In my 20s I wondered if I was heterosexual.

I wasn’t questioning my sexuality in the usual sense. I was interested in women. But (despite my best, inadequate efforts) I wasn’t dating any of them, much less sleeping with them. I was a virgin into my late 20s. My wife (bless her) was the first woman I kissed.

Even today, more than a decade into my marriage, that’s a painful thing to admit. And in Playboy, no less. Heterosexuals, and heterosexual men in particular, aren’t supposed to be virgins into their late 20s. If you are a virgin in your 20s, society tells you that you are broken and should be ashamed.

I had, of course, figured out that you could have sex with yourself; that was easy enough. But that label “heterosexuality” was a miserable weight. Successful heterosexual guys (outlets like Playboy suggest) are sophisticated and have lots of sex with lots of women. By those standards, I was a failure. “Heterosexuality,” I felt, was supposed to label me as normal, as in the mainstream. Instead it made me feel anything but.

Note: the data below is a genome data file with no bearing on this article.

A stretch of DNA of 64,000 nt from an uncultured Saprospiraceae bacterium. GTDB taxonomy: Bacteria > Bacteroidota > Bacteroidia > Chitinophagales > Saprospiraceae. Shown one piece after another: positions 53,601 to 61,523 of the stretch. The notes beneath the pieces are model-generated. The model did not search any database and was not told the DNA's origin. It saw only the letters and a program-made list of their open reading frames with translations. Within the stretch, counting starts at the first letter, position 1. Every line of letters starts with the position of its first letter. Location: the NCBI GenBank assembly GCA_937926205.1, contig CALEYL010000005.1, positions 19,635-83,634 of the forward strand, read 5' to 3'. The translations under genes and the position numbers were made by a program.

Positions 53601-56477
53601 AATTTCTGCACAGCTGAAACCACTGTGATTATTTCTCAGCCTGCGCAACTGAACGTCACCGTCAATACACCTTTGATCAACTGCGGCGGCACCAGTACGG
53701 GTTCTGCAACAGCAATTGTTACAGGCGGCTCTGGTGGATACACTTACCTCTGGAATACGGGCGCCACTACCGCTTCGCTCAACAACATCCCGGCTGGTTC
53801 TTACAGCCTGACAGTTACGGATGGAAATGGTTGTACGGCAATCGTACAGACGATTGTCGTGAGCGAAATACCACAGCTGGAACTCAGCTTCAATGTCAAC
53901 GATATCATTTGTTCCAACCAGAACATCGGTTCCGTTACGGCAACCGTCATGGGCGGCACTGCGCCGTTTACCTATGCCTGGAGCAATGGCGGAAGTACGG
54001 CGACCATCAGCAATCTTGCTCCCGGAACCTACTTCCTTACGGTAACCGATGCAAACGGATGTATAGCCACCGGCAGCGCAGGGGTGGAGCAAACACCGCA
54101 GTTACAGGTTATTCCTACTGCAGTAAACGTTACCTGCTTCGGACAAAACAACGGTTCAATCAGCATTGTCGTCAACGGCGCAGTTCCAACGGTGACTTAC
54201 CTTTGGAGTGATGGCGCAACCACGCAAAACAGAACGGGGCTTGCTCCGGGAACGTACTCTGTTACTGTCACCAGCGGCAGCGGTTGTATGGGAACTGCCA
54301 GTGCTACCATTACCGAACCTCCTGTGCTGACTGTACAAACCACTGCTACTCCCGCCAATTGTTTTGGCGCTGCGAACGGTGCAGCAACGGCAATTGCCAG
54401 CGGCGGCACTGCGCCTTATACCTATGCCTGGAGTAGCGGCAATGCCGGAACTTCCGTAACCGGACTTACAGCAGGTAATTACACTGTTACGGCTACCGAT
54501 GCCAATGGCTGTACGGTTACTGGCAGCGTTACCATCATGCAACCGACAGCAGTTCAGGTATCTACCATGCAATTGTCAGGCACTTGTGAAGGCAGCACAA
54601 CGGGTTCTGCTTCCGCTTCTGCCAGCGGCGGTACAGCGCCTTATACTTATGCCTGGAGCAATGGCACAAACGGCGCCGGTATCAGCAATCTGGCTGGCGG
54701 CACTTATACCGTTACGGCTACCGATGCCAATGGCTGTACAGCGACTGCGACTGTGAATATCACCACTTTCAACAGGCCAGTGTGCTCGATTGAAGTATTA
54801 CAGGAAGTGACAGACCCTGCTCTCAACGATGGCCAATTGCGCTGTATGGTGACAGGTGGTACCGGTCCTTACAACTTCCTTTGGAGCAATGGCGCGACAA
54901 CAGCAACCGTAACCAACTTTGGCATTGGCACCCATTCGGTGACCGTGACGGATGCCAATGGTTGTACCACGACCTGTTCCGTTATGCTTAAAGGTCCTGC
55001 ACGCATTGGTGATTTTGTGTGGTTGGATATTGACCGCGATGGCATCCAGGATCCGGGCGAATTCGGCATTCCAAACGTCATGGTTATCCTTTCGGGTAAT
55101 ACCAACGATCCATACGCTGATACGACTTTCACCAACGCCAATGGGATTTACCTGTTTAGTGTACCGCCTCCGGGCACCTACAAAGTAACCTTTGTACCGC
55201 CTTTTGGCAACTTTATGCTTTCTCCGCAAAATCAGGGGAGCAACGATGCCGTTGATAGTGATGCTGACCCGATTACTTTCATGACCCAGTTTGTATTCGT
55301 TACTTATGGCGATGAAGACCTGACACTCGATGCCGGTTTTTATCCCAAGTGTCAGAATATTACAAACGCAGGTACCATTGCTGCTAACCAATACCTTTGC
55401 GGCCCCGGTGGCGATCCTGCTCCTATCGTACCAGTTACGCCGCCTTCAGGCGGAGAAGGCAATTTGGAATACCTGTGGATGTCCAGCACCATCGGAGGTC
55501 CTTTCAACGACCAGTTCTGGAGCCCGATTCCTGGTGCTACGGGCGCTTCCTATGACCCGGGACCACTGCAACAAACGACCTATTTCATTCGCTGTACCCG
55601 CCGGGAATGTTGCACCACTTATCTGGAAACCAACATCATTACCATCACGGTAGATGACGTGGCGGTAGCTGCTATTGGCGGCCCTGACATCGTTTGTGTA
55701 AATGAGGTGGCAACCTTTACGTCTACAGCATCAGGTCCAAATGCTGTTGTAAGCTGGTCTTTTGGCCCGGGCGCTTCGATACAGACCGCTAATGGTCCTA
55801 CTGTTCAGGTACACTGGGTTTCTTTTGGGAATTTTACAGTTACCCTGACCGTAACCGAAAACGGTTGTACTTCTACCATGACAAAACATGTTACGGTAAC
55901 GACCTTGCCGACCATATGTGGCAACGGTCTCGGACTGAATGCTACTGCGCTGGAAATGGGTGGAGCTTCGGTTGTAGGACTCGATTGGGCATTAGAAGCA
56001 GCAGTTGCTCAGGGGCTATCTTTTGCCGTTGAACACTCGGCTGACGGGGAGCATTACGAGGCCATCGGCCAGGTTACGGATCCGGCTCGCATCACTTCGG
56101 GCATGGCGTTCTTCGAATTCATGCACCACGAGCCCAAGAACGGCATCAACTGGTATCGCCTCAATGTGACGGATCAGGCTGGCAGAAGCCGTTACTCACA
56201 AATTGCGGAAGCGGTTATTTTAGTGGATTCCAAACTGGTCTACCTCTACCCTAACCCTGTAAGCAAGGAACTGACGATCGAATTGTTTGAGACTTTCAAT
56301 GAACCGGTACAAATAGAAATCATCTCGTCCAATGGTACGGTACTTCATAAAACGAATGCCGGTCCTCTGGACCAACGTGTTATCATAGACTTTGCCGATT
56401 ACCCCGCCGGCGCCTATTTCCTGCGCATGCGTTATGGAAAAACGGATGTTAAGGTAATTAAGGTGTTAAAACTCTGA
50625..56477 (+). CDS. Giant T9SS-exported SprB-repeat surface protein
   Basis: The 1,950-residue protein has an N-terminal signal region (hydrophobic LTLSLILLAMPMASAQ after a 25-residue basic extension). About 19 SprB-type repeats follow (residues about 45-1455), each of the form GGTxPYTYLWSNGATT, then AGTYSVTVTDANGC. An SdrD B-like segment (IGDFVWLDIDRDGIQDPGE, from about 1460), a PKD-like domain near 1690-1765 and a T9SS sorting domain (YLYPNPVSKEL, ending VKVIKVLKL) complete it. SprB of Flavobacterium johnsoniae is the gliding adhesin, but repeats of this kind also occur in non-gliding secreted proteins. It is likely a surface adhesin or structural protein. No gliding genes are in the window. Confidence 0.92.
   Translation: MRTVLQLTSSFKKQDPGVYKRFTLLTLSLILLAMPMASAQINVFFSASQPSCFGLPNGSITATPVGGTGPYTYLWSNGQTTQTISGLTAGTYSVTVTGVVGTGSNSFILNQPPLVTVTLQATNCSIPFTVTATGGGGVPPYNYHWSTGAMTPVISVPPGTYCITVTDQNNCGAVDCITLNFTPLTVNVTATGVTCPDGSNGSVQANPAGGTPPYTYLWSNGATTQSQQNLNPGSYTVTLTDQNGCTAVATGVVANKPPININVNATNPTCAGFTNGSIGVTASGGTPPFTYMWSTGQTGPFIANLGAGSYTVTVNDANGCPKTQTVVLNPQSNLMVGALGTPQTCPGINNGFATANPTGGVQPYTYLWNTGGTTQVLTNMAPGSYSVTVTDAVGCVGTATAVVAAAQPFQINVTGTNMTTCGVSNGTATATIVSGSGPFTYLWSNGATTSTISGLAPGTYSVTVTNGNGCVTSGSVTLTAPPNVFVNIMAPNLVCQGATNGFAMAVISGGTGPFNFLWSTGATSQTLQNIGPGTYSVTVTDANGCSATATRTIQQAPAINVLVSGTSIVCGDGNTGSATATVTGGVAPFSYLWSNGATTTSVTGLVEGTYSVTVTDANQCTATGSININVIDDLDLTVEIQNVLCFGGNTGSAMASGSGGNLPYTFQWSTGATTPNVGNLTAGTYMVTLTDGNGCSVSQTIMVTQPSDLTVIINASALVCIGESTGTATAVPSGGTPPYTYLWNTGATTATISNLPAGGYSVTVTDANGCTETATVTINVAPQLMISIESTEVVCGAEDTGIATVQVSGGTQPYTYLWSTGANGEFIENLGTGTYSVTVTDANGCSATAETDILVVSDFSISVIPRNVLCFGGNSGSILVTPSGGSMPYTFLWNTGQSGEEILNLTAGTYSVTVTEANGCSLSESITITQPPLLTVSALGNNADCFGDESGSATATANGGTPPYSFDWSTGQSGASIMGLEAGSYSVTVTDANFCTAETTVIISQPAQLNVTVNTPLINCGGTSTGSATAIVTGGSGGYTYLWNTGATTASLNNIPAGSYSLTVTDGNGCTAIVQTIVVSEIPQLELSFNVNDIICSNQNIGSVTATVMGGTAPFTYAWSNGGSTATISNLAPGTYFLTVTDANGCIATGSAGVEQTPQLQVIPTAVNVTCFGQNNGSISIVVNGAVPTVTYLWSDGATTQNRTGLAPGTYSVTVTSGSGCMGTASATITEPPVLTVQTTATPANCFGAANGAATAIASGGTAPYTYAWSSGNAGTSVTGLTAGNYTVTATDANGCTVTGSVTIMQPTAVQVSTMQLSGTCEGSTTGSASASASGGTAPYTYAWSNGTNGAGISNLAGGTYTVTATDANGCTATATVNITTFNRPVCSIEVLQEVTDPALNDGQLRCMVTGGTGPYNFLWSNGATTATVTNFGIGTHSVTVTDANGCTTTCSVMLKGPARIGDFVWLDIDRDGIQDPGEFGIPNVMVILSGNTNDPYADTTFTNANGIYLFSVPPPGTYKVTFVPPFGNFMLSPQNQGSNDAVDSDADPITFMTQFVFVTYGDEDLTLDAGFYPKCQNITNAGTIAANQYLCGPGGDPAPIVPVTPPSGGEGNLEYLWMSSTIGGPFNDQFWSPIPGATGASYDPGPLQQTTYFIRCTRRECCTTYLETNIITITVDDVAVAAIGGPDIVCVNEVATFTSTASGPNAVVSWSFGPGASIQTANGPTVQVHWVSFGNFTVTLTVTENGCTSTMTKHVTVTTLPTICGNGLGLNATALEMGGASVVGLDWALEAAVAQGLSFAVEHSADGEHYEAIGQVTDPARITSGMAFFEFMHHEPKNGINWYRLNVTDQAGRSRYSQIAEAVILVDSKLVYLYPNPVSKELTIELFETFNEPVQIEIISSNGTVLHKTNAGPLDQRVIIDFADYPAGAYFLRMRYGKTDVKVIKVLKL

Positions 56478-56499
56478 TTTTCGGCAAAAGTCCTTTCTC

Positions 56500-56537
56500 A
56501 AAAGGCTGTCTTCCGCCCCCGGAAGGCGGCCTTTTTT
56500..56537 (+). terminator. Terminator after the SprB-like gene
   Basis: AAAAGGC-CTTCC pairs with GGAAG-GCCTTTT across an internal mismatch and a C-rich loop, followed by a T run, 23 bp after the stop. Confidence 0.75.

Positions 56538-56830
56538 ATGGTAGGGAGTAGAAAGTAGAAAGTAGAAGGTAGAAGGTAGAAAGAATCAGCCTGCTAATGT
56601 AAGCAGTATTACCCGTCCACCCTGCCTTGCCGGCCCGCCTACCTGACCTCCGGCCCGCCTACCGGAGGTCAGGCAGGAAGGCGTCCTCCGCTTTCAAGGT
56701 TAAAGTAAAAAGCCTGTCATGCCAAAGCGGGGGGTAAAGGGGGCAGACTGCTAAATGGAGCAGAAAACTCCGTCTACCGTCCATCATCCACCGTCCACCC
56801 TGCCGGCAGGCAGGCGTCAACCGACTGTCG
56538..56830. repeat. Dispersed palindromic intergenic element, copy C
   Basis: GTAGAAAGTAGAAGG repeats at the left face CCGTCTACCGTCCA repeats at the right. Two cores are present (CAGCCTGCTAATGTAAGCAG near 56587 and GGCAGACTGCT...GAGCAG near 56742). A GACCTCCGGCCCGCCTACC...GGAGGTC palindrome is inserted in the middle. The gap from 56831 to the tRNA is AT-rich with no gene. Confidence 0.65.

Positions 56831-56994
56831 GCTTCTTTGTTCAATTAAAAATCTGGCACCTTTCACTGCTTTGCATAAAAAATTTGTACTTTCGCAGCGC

There seems to be a similar dynamic at work with the term “cissexual.” Cissexual is a word that’s come into regular use in the last decade or so to describe people who broadly identify as the gender they were assigned at birth. People who don’t identify with their birth gender, on the other hand, are trans.

Some radical feminists bristle at being labeled cissexual. They find the term alienating, just as I found “heterosexual” alienating.

Sarah Ditum, for example, writes that although she is not trans, she has never felt comfortable in her gender identity in the way that “cis” implies. “I hated my body and I wanted it to be different. My absolutely normal, functional, female body was a failure in the terms of femininity – and I think that… most women know this self-loathing as part of the normal business of being a woman.”

“Heterosexuality” didn’t fit me and felt oppressive. For Ditum, “cissexuality” doesn’t fit her and feels oppressive.“

Ditum’s logic parallels my own—and indeed, parallels the logic of many straight guys who argue that being a heterosexual man is not much fun. Heterosexuality certainly didn’t feel like a privilege in my 20s; it felt like an ugly burden, a demand that crushed and deformed me.